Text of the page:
The largest concentration of IT employment is along the 55 freeway corridor of Irvine, Santa Ana and Costa Mesa, as well as the Irvine Spectrum area and the "Orange Crush" junction of the 57, 22 and 5 freeways near Anaheim, Orange and Garden Grove.

In October 2008, the American Electronics Association Orange County Council (AeA OC) hosted, along with a group called Orange County Innovation, the "Innovation & Globalization in Green" conference where Irvine-based Toshiba America Information Systems (TAIS) gave out its second annual "Toshiba Green Innovation Awards." The Toshiba promotion recognizes environmental innovation by OC-based companies, institutions and organizations for their "green" products, services, technologies, processes or activities, according to Chris Harrington, TAIS vice president of strategy.

"This contest was a great opportunity for green innovators within Orange County to receive recognition for their environmental efforts," Harrington told the E-Commerce Times. "Toshiba and the panel of judges would like to encourage all types of submissions, not just technology."

Verde Power Supply of Newport Beach won third-place honors with its data center energy solution. Verde has developed a patent-pending power supply that achieves a 70 percent energy savings over the energy efficient "80 Plus" power supplies for servers, switches, storage devices and PCs. The Verde system conserves power by drawing on it only when needed and by not requiring a fan for cooling.

Some other OC hi-tech green IT players include:

  • Ingram Micro (Santa Ana) has four primary product categories: networking products, software, systems and peripherals. To help resellers easily identify environmentally preferable "green" electronic products, Ingram Micro uses the nonprofit Green Electronics Council's EPEAT (Electronic Product Environmental Assessment Tool), an environmental ratings system that evaluates desktop computers, notebooks and monitors based on 51 environmental performance criteria. In addition, Ingram Micro offers a "Go Green" outlet program that provides a simple and responsible way to retire customers' old IT equipment (Refresh IT), an online tool for upgrading outdated equipment with new technology (Trade-Up), and an offering that lets solution providers collect and recycle printer cartridges and cell phones (Recycle). Ingram Micro collects payments for the recyclables from manufacturers and then credits client accounts for that amount.
  • Broadcom (Irvine) offers 10 gigabit Ethernet (10GbE) switches that provide 240 Gigabits of multi-layer switching capacity on a single chip, which uses 65 nanometer (nm) process technology to achieve the industry's lowest power consumption, ultimately enabling "green" data centers via greater density at a lower power. This means cooler operations that better support a fluctuating volume of users due to the rich multimedia content associated with Web 2.0, online video-on-demand, social networking and interactive gaming. By upgrading its data center with Broadcom's 65nm 10GbE switches, a single 40,000 square-foot data center could save enough power annually to light the Las Vegas strip for 12 hours, according to Broadcom.
  • Western Digital (Lake Forest) has designed eco-friendly hard drives with GreenPower Technology for WD desktop, enterprise, CE and external hard drive products. One of its 1-TB GreenPower drives uses 4 to 5 watts of power (about 40 percent less than standard drives), and that translates to reducing CO2 emissions by up to 60 kilograms per drive, per year. It's like removing a car from the road for two weeks, according to the company.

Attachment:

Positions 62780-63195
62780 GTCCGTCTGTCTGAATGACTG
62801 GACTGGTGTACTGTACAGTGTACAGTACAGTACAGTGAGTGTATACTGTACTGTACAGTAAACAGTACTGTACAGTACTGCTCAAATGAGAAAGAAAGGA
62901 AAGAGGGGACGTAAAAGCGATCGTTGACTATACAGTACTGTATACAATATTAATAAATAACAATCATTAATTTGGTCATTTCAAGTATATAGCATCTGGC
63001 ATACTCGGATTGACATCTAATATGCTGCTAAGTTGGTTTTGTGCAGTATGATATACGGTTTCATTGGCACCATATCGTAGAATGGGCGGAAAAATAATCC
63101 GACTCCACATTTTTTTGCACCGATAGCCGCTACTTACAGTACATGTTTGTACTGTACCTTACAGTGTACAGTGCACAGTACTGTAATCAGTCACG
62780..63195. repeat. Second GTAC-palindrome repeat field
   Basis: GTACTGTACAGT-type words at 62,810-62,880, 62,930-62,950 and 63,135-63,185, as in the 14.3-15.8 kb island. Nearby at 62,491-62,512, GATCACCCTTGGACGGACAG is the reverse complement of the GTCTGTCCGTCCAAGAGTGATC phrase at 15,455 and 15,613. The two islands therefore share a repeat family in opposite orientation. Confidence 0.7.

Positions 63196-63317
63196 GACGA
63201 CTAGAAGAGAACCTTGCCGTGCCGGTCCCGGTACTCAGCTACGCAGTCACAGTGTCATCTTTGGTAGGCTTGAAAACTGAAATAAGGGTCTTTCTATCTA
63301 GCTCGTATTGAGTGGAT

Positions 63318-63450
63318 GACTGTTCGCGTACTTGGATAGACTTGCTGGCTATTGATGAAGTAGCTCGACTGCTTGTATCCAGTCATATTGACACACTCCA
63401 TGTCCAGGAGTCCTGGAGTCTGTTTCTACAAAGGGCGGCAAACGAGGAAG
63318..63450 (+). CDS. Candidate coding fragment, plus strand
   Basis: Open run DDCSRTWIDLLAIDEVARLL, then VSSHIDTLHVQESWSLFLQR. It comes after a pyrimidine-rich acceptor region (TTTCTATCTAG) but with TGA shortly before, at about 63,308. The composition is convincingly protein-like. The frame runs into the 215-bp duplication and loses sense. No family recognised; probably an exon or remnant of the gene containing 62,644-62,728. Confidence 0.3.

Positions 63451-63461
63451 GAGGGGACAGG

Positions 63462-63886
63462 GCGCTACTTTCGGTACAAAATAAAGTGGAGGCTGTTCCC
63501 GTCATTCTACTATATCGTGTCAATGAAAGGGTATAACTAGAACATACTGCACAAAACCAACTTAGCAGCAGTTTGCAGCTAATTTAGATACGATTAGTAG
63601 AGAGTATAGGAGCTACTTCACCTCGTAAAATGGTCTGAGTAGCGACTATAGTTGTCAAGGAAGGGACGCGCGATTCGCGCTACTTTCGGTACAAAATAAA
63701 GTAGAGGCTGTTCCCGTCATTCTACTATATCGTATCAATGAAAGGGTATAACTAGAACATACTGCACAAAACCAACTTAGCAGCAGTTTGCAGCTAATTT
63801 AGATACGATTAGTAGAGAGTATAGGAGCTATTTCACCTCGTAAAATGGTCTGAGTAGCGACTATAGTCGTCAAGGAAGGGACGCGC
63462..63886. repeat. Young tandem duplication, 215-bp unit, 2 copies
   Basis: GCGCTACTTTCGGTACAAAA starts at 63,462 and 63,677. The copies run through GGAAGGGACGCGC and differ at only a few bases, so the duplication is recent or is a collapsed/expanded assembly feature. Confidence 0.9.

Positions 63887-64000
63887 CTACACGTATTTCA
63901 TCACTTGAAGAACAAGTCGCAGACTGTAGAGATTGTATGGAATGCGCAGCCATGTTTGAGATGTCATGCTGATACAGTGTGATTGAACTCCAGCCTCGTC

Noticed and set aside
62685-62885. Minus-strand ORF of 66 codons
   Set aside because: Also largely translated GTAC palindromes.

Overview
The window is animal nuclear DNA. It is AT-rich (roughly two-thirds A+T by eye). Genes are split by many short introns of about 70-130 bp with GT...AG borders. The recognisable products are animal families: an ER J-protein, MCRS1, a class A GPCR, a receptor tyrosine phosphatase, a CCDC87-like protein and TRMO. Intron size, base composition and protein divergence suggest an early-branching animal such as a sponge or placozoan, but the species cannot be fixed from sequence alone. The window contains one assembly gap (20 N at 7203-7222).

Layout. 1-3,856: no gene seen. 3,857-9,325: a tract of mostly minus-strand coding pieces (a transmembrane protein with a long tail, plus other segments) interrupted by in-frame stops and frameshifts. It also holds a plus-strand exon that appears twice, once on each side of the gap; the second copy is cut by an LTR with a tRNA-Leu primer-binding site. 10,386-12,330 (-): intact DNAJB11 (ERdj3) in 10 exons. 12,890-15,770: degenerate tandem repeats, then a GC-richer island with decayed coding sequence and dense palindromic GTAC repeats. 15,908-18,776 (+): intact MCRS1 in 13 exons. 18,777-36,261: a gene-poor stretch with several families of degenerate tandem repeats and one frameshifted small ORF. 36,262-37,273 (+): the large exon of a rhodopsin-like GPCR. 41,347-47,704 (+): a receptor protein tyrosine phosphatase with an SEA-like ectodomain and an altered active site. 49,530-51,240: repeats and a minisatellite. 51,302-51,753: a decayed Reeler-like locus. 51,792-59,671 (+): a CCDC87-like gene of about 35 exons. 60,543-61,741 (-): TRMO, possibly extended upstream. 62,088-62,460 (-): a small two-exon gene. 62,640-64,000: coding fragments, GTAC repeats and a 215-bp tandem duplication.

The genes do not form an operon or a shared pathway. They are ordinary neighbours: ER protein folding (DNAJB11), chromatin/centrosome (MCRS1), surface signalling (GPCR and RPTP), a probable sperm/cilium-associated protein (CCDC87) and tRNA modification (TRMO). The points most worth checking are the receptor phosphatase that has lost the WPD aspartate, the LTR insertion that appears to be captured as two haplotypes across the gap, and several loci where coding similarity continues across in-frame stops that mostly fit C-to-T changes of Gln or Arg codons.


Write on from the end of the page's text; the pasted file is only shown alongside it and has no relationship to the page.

• Ricoh Electronics (Tustin) is part of Ricoh Company, a $22 billion global corporation and a leading supplier of advanced office automation equipment (digital copiers, peripherals, printed circuit boards, fax machines, e-cabinets, thermal media, toner, parts, remanufactured toner cartridges, and customer-configured products). Ricoh has established an Environmental Management Information System that includes environmental accounting, laws and regulations designed to effectively reduce environmental impact.
  • D-Link Systems (Fountain Valley) has a "green" computer networking initiative -- environmentally friendly Green Ethernet switches used by consumers and businesses to manage network communications traffic. The D-Link Green Ethernet switches are the first in the market to automatically decrease energy costs by reducing power consumption without sacrificing operational performance and functionality.
  • Greenwala (Lake Forest) provides an online "green" destination social networking service. Greenwala.com is a self-described "online social community where people can learn to be green, brag about being green and share their actions with their friends, family and community."

OC as 'Greenhouse'

OC is "an experimental greenhouse," according to Damien Navarro, managing partner of Irvine-based Earthbound Media Group, a strategic marketing and communications agency recognized for its green initiatives.

"OC is largely past its initial infatuation phase with being green already, and we understand that being green and using green technologies is inevitably going to be a part of daily life," Navarro told the E-Commerce Times. "And the companies behind this are interested in highly sustainable, economically sound and profitable projects that not only contribute to the bottom line but also feed this need to be sustainable. I know that some of the larger server and hosting provider companies we contract with for our clients are intentionally using less electricity and more clean energy and solar cell energy to support their operations. Also, companies like Google as well as those in the gaming, entertainment and advertising industries have settled here, making a strong case for being green."

Green IT, Part 1: Withering on the Vine?